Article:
By Mr. Propwise

From the URA’s recent flash estimate of the 1Q2012 private residential property price index, property prices have begun their long awaited decline. Prices were down 0.1% in the first quarter on a quarter-on-quarter basis.

But at the current levels the price index is still 16.1% above the previous 2Q2008 peak, and 13.6% above the previous all time high in 2Q1996.

Figure 1 – URA Property Price Index

This estimated decline of 0.1% comes after the rate of growth of the PPI had slowed for 9 consecutive quarters, i.e. property price growth had been decelerating continuously. This is likely due to concern over the slowing economy, worrying global economic situation especially with the troubles in Europe and weak growth in the US, combined with the dampening effect of multiple rounds of government measures.

Sharp or Gradual Decline?

Figure 2 – Change in Property Price Index

I had previously predicted that we would see a quarter-on-quarter decline in the 1Q2012 Property Price Index disclosure, and the URA’s flash estimate confirms that view. The flash estimates are put together based on the caveats lodged during the first ten weeks of the quarter, and the formal number will only be updated 4 weeks later, so there could still be some difference between the actual and flash numbers.

The uncertainty is whether we will see a sharp decline as during the 1997-1998 Asian Crisis and 2008-2009 Financial Crisis, or whether it will be a more gradual decline as we saw during the 2000-2004 Post-Dotcom Bubble and SARs era.

I did a study of the previous 3 property market corrections and found that the PPI corrected in the range of 19.9% to 44.9% and that the correction lasted from 4 to 15 quarters:

2Q1996 Peak to 4Q2008 Trough – 44.9% decline over 10 quarters

2Q2000 Peak to 1Q2004 Trough – 19.9% decline over 15 quarters

2Q2008 Peak to 2Q2009 Trough – 24.9% decline over 4 quarters

If history is anything to go by, what this means is that the correction could be longer and stronger than what most people are expecting. However, I believe that we will only see similar levels of price declines if there is an external crisis to cause a sense of panic, which we had in each of the previous 3 declines (e.g. Asian Crisis, Dotcom Bubble, Global Financial Crisis).

However some believe that the abundant global liquidity situation could blunt or even reverse the decline in Singapore property prices. Led by the European Central Bank and Fed, governments around the world have been easing monetary policy and keeping interest rates low to prevent another crisis triggered by too much debt.

Figure 3 – Straits Times Index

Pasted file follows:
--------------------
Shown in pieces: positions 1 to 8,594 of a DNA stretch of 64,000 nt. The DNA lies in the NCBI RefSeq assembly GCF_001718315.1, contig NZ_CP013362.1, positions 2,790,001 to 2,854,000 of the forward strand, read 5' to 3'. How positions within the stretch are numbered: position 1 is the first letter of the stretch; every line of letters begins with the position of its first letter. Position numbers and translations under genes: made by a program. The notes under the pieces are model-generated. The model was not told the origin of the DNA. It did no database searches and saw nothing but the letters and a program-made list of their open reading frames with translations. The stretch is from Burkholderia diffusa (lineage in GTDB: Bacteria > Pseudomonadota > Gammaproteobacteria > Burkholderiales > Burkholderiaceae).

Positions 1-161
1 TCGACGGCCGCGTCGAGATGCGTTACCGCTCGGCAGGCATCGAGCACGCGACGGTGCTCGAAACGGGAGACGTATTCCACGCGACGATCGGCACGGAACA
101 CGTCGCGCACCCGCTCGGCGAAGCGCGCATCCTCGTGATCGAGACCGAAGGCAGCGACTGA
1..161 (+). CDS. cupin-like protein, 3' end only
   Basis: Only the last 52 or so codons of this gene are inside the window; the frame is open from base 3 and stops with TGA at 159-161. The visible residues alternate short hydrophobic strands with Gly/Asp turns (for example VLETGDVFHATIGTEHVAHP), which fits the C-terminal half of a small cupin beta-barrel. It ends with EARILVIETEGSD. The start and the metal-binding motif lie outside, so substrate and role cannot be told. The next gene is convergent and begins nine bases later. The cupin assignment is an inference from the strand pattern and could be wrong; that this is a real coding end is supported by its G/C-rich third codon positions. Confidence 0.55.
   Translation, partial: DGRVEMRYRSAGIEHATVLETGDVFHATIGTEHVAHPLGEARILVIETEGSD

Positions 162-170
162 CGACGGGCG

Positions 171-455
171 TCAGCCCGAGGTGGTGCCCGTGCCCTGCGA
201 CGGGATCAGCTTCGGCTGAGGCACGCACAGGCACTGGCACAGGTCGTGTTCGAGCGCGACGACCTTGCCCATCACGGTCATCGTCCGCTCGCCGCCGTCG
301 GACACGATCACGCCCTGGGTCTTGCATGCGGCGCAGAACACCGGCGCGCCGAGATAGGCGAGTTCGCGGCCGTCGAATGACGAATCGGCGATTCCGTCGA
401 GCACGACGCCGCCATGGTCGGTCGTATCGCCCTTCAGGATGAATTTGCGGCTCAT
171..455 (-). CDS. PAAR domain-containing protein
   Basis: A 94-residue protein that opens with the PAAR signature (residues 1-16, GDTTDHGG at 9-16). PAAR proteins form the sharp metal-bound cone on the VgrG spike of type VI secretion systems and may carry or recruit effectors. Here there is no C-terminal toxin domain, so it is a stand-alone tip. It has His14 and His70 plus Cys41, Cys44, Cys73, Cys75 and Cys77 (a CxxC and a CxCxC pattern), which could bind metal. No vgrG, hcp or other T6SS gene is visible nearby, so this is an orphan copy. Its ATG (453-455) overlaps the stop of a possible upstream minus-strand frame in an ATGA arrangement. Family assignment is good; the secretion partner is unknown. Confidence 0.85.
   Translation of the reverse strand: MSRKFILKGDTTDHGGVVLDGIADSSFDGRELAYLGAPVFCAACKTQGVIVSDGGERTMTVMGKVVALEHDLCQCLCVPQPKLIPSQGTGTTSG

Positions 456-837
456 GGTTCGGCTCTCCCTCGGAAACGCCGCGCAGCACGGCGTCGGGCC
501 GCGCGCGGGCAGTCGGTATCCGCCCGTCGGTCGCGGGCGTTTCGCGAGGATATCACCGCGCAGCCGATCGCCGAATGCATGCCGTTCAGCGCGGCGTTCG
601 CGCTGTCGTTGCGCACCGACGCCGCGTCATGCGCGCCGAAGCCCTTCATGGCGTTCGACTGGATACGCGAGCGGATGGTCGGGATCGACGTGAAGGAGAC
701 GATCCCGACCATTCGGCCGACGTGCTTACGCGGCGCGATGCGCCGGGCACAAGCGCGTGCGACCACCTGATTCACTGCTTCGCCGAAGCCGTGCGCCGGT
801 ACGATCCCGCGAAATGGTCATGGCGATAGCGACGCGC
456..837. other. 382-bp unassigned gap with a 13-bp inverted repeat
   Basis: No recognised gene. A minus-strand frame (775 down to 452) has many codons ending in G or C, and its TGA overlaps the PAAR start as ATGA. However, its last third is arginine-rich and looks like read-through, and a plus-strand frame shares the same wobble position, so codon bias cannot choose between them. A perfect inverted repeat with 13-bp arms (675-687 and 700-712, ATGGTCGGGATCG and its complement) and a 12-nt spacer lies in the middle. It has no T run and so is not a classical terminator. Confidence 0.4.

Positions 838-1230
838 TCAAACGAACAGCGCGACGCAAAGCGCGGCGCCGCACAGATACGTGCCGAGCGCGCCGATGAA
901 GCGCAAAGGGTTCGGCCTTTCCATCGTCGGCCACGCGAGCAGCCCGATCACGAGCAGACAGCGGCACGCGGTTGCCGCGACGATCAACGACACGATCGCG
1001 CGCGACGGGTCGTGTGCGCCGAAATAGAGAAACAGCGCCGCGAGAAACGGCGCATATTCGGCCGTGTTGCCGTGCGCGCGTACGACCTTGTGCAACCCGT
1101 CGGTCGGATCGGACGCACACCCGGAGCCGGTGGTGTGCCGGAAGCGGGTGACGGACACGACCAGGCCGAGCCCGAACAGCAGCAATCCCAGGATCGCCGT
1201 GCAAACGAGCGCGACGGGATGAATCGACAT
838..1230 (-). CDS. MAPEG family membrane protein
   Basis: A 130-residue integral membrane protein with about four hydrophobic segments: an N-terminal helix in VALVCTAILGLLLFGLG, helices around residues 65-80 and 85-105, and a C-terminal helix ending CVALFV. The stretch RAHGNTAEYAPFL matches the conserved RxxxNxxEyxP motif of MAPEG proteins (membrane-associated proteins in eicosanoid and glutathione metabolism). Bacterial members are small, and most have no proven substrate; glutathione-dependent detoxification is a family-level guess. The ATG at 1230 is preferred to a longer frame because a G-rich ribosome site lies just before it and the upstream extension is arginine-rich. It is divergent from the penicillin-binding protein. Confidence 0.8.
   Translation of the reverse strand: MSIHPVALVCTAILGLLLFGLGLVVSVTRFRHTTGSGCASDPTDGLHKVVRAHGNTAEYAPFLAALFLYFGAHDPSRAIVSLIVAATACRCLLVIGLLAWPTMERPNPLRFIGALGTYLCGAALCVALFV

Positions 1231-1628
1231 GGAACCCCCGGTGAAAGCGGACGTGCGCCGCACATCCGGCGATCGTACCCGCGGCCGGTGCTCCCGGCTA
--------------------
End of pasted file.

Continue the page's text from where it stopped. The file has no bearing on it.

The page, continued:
Even though the January rally in the Straits Times Index seems to have stalled at around 3,000 points, it is still up more than 10% since the end of last year. So if you believe that the stock market is a leading indicator for the property market, then we could see property prices supported in the coming quarters.

Possible 6th round of Government Measures Following Strong Developer Sales?

Sales of new residential homes by developers hit 5,200 units in 1Q2012, a very strong number and second only to the 5,578 units we saw in 3Q2009. Sales were buoyed by the launch of large numbers of compact units with affordable total costs in mainly mass market locations, and this can be seen in the top selling projects such as Watertown in Punggol, The Hillier in Hillview Avenue, and Prac Rosewood in Woodlands.

In fact, prices of non-landed private residential properties in the Outside Central Region actually increased by 1.2%, versus a fall of 0.9% in the Core Central Region and 0.7% in the Rest of Central Region. Prices in the Outside Central Region not only increased, but the increase was an acceleration compared to the 0.6% increase in the previous quarter.

The very strong volumes of developer sales combined with the acceleration of prices in the mainly mass market Outside Central Region increases the probability of the government putting in place a sixth round of property measures to further cool sentiment. This is especially so given that the harsh Additional Buyer’s Stamp Duty (ABSD) put in place in December 2011 seems to have not dampened sentiment that much.

It is not clear right now whether a potential sixth round of cooling measures would comprise merely of refinements to the current measures (e.g. increase ABSD?) or be something brand new. Either way, all property market constituents should brace themselves for this possibility.

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